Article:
After every corner. This artwork contains symmetry, as the

After The
Deluge: Museum 2007 is a chromogenic print affixed to a Plexiglas
support, created by world renowned fashion icon and photographer, David
LaChapelle. It sizes are listed as 79in*90in. Born March 11th, 1963,
Lachapelle has been immersed in art since his youth. At the young age of
seventeen, Lachapelle met world renowned artist Andy Warhol. This led to
LaChapelle chancing upon a job at up and coming Warhol-backed Interview magazine. A career sprouted from
this chance encounter; LaChapelle is now a famous artist, his work being
appraised in places as close as New York City and as far as Rome. LaChapelle is
best known for his photography, which could be described as a “social
commentary”; his photographs sometimes allude to consumerism, social status
quos and art history.  LaChapelle’s style
can be described as post-pop, and classified as surrealism. I think that
LaChapelle created After the Deluge:
Museum 2007, to compare himself to Michelangelo and emphasis his extreme
liking to Roman artwork.

            Museum 2007 is part of a collection by
LaChapelle called After the Deluge. In
this artwork, you are shown a flooded museum with classical pictures anointing
the wall, in the style of famous Renaissance artists or Michelangelo’s Deluge, created to be put in the Sistine
Chapel. I would classify this artwork as religious and historical, with the
historic presence being dominate.  The
artwork is devoid of human presence; toward the front of the artwork, the
colors are dark and gloomy. The flooded museum is littered with old newspapers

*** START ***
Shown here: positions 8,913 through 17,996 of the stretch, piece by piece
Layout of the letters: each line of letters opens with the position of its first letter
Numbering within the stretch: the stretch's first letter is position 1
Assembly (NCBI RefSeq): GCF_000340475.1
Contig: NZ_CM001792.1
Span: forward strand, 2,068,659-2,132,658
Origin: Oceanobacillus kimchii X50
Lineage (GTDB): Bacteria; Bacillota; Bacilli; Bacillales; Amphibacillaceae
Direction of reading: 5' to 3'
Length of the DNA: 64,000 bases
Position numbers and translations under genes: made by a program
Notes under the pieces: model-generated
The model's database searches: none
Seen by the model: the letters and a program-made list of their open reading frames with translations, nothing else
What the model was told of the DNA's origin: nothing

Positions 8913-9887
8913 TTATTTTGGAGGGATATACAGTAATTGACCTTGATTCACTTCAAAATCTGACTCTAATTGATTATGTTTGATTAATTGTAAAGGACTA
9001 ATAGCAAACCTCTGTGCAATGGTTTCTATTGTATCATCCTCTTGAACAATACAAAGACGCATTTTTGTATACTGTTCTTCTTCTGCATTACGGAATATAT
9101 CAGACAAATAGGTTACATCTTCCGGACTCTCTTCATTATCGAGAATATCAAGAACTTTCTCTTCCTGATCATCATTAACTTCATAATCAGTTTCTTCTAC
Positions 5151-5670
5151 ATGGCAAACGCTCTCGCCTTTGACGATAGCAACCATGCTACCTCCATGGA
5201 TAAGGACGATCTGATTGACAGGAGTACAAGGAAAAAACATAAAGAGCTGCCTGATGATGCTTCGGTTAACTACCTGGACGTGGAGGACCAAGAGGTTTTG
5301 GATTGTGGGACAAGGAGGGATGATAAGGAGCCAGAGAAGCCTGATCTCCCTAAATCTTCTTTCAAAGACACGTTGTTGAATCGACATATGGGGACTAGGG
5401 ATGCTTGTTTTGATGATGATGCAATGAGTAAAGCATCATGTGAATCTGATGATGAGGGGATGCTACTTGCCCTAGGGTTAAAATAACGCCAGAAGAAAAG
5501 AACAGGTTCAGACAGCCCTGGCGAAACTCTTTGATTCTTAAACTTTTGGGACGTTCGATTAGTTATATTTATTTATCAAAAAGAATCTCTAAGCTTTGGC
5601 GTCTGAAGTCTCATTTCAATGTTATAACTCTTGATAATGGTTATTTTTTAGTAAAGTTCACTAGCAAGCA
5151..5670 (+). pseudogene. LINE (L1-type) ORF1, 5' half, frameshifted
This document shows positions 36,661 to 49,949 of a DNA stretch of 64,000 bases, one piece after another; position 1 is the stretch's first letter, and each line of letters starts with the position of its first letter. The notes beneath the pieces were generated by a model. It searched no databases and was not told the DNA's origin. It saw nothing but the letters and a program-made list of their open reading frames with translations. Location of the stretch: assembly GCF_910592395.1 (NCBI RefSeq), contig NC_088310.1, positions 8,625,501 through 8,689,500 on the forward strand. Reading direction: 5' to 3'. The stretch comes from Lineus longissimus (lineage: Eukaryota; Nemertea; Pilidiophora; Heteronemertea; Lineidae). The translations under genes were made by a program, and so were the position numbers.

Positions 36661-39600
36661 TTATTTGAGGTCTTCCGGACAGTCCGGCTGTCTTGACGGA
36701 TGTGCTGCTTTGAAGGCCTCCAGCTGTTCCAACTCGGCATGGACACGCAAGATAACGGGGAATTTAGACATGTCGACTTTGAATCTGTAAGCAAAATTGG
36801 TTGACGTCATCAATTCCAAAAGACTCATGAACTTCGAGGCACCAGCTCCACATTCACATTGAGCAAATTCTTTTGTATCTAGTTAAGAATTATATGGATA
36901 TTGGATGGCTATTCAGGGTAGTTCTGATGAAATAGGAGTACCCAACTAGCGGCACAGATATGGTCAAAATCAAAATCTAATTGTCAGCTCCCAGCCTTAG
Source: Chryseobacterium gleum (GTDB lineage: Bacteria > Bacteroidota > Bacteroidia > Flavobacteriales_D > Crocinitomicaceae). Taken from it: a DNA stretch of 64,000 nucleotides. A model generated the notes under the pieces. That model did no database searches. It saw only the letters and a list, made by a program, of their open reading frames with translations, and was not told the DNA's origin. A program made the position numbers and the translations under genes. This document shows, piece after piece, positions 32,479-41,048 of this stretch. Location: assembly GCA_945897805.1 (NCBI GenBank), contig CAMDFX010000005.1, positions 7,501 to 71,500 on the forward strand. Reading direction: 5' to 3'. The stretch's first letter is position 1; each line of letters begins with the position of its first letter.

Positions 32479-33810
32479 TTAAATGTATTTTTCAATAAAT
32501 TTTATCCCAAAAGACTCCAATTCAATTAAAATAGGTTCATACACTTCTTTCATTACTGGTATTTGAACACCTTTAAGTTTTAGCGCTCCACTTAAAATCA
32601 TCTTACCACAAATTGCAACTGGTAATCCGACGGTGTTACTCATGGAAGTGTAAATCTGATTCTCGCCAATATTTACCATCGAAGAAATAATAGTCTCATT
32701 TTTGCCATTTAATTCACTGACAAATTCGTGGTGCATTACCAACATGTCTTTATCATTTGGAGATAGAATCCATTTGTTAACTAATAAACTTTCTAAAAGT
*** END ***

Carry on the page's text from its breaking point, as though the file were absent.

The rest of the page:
and soggy maps, floating in the murky water. On the side of the dark doorway
are two classical paintings; enter the door, towards the back of the painting,
and the colors intensify. The wall of this room is red instead of the same
shaded lime green, and on the wall sits two paintings. Towards the middle of
the artwork, you see a ripple in the flood waters. This can signify a leakage
in the roof; or, it could signify the ongoing of the flood, instead of a
hiatus.

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            This
artwork is very complex, as it has many different vocal points. Although the
bright vs. dark colors are distracting, and the paintings on the wall are
entertaining if discernable by the naked eye, I believe the vocal and main
point of this artwork is the flood. It is prevalent throughout the artwork and
in every corner. This artwork contains symmetry, as the likenesses on either
side of the doorway are similar; two paintings one of either side of the wall
or two paintings inside the doorway on either side of the wall. LaChapelle uses
perspective to create an illusion of space and depth on the flat surface of the
painting; the bigger Michelangelo-esque paintings towards the front of the
artwork are bigger and more in depth compared to the ones in the back.

            Light
research and a working knowledge of American history lets me know that the
flood waters covering the museum depicted in LaChapelle’s artwork and the date
2007 that is given in the name of the artwork could both possibly be referring
to Hurricane Katrina, the cause for many floods that year. The Deluge, a famous fresco commissioned by the Pope to be made for
the Sistine Chapel by Michelangelo, depicts the flooding of the Earth by God.

LaChapelle’s After The Deluge: Museum
200, may be alluding to similar struggles in contemporary times, but with
Hurricane Katrina as the ill-fated “Deluge”.

Referencing art history, religion and pop culture,
LaChapelle secures his spot with the legends. His rendition of classical
paintings inside of After The Deluge:
Museum 2007 are almost as vibrant as the real deal.

 

 

 

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